Accessibility Tools

What is Joint Replacement Surgery?

A joint is an articulation (junction) between 2 or more bones in the body. Muscles, tendons, ligaments, cartilage, and other soft tissue structures hold the joint in position.

Joint replacement surgery is a procedure in which the damaged or worn out articulating parts of the joint are removed and replaced with artificial prostheses. The goal of the surgery is to relieve pain and restore the normal functioning of the joint and help you resume normal activities.

Joint replacement surgery is mostly employed to treat symptoms of arthritis, a condition in which the articular cartilage that covers the joint surface is damaged or worn out causing significant pain, swelling, and stiffness in the joint.

Indications for Joint Replacement Surgery

Some of the common indications of joint replacement surgery include the following:

  • Treatment of arthritic conditions, such as osteoarthritis and rheumatoid arthritis of the joints
  • Severe joint pain that limits your daily activities (such as walking, getting up from a chair, or climbing stairs)
  • Moderate-to-severe pain that occurs during rest or awakens you at night
  • Chronic joint inflammation and swelling that is not relieved with rest or medications
  • Weakness and/or loss of joint motion
  • Severe joint fracture or trauma
  • Failure to obtain pain relief from medications, injections, physical therapy or other conservative treatments

Am I a Candidate for Joint Replacement Surgery?

To help your doctor decide if joint replacement surgery is ideal for you, please answer the questions below.

  • In general, your joint pain can be described as:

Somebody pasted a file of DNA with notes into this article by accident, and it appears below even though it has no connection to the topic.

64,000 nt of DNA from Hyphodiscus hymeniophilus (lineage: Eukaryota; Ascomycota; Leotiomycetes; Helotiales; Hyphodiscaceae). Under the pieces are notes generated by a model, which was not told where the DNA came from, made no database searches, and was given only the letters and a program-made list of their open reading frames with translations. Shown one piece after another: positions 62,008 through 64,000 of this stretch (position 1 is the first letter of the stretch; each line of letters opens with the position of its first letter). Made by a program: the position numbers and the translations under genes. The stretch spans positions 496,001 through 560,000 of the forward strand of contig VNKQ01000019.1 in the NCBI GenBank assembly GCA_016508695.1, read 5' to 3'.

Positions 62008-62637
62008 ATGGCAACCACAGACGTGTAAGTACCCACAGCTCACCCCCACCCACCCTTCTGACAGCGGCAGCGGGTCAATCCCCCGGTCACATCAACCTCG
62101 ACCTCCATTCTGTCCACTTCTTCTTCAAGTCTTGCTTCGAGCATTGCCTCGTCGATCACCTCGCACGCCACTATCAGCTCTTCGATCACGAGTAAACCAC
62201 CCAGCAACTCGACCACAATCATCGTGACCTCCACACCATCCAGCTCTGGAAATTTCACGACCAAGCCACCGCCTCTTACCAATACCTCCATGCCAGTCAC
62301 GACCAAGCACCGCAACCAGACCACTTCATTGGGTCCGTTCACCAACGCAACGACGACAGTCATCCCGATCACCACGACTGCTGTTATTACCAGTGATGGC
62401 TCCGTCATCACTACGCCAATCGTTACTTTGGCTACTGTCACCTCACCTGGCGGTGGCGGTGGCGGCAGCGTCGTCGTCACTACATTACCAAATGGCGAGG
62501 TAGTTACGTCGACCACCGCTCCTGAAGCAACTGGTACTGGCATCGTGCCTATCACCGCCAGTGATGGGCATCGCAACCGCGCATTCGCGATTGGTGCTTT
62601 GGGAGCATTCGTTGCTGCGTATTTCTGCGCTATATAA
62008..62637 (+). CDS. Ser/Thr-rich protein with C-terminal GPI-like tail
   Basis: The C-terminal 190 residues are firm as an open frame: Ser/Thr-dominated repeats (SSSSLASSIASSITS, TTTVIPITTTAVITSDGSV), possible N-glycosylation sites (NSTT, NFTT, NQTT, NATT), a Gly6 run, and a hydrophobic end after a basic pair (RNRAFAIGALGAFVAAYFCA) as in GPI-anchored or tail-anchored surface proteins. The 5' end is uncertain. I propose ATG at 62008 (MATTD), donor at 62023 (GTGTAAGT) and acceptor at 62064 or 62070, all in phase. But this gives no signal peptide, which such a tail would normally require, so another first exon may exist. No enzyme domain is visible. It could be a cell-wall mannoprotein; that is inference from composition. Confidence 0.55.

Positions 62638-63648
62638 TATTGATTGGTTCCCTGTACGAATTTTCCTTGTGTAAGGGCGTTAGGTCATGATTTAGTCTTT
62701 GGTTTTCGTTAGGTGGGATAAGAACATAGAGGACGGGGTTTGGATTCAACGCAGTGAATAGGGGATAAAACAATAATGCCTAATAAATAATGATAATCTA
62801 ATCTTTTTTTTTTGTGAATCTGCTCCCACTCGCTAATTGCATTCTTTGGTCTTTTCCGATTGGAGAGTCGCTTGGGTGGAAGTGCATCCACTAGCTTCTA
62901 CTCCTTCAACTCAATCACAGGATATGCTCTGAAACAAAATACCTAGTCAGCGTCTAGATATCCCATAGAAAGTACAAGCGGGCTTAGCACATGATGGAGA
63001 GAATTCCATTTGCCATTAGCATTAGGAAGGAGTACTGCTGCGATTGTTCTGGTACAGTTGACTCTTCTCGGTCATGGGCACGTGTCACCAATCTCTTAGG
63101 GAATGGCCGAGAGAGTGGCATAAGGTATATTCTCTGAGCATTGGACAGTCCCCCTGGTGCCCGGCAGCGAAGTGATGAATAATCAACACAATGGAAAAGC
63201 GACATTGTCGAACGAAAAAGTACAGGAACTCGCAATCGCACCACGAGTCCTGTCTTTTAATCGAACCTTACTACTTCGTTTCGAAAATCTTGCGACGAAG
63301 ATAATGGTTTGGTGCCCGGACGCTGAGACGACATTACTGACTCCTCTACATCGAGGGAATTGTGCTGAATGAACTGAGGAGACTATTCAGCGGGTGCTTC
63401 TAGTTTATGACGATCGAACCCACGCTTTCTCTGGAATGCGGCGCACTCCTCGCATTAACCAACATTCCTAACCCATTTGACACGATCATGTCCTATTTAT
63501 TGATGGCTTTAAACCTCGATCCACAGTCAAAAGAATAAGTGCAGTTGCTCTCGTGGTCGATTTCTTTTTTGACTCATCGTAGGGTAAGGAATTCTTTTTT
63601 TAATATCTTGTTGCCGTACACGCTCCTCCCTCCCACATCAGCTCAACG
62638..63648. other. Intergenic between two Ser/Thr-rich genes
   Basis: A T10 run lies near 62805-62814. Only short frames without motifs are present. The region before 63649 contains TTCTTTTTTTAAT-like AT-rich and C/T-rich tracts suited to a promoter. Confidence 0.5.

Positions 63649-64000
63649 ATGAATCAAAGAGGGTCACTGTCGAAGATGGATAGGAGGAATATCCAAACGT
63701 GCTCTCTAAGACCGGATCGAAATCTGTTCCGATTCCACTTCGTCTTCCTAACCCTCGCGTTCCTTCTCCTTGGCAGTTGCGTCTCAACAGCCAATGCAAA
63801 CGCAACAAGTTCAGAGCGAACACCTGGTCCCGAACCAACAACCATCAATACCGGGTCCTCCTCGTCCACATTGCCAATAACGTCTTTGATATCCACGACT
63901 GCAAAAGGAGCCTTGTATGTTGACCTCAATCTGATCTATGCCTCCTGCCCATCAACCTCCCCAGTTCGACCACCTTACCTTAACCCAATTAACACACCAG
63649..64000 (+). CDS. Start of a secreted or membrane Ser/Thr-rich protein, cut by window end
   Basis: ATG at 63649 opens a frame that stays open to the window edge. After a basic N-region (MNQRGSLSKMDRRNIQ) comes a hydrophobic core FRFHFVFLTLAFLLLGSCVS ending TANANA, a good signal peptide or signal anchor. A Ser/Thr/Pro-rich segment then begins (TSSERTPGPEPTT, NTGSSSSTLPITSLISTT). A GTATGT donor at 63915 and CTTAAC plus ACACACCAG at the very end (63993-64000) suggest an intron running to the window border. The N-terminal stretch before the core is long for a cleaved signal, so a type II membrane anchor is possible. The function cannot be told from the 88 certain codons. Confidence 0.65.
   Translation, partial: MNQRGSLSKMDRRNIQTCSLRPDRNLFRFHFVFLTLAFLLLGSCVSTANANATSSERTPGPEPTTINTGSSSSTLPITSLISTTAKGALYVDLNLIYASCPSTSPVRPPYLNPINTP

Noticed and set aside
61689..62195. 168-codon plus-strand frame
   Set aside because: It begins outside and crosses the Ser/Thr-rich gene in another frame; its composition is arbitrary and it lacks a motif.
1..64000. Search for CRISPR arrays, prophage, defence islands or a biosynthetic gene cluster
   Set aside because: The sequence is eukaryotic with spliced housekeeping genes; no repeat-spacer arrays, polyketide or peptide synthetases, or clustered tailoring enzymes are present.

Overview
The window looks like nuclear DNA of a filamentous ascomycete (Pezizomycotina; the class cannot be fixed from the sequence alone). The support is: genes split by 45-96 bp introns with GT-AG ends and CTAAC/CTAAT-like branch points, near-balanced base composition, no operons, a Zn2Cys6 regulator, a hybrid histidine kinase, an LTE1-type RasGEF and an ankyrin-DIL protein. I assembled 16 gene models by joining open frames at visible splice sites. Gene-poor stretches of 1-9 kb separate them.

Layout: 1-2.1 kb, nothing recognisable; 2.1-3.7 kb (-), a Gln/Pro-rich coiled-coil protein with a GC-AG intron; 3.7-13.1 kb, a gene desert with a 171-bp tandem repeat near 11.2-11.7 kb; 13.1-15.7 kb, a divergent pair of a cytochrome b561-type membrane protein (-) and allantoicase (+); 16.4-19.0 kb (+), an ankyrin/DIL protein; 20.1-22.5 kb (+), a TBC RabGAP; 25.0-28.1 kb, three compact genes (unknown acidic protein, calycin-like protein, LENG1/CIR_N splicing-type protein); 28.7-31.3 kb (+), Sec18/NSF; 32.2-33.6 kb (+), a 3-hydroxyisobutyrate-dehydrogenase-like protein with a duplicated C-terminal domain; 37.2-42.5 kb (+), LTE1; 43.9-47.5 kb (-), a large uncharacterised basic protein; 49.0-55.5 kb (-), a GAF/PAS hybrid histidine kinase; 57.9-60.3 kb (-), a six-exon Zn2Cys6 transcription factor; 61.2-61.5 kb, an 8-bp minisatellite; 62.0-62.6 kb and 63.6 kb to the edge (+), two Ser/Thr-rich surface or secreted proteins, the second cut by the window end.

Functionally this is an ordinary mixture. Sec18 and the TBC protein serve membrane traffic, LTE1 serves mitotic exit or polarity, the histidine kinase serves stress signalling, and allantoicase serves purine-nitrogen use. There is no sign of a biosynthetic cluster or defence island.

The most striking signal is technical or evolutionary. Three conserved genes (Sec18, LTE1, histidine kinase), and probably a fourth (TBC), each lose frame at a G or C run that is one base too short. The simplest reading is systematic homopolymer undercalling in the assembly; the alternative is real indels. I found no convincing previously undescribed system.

• Mild but does not affect movement
    • Moderate and some difficulty with movement
    • Severe and great difficulty with movement  
    • Extremely severe and certain movements are impossible
  • Are you able to perform your basic household functions?
    • Yes with very little difficulty
    • I cannot perform certain tasks
    • I can only perform some tasks
    • I am mostly dependent on others
  • Does your joint pain affect your sleep?
    • Never
    • Occasionally
    • Most nights
    • Every night
  • Since how long have you been having joint pain?
    • A couple of months
    • 3 to 6 months
    • 6 months to a year
    • More than a year
  • If the joint pain is in your knee or hip, do you have pain while standing, walking or sitting?
    • No
    • Sometimes
    • Mostly
    • All the time
  • Are you able to walk down a flight of stairs?
    • Yes, with little difficulty
    • Yes, with some difficulty
    • Sometimes I can’t
    • Most of the time I can’t
  • While walking, how long does it take before you experience joint pain?
    • Less than 5 minutes or instant pain with walking
    • 5-15 minutes
    • 15-30 minutes
    • More than half an hour
  • While driving, entering and exiting a car or using other forms of transport, your joint pain is described as:
    • Mild
    • Moderate
    • Severe
    • Extremely severe
  • After sitting for a long time, describe the pain you experience on standing?
    • Mild, with little difficulty getting up
    • Moderate, with some difficulty getting up
    • Severe, with great difficulty getting up
    • Extremely severe, requiring assistance to get up
  • How much has joint pain interfered with your work, hobbies, or recreational activities?
    • Mildly
    • Moderately
    • Severely
    • Extremely severe 
  • Have you had relief from other forms of therapy or with the use of assistive devices?
    • Yes
    • Mostly
    • Sometimes
    • Unsatisfactory
  • What Kinds of Treatments Have You Utilized To Mitigate Joint Pain?
    • Exercise/weight loss
    • Medications
    • Physical Therapy
    • Assistive Devices
    • Steroid Therapy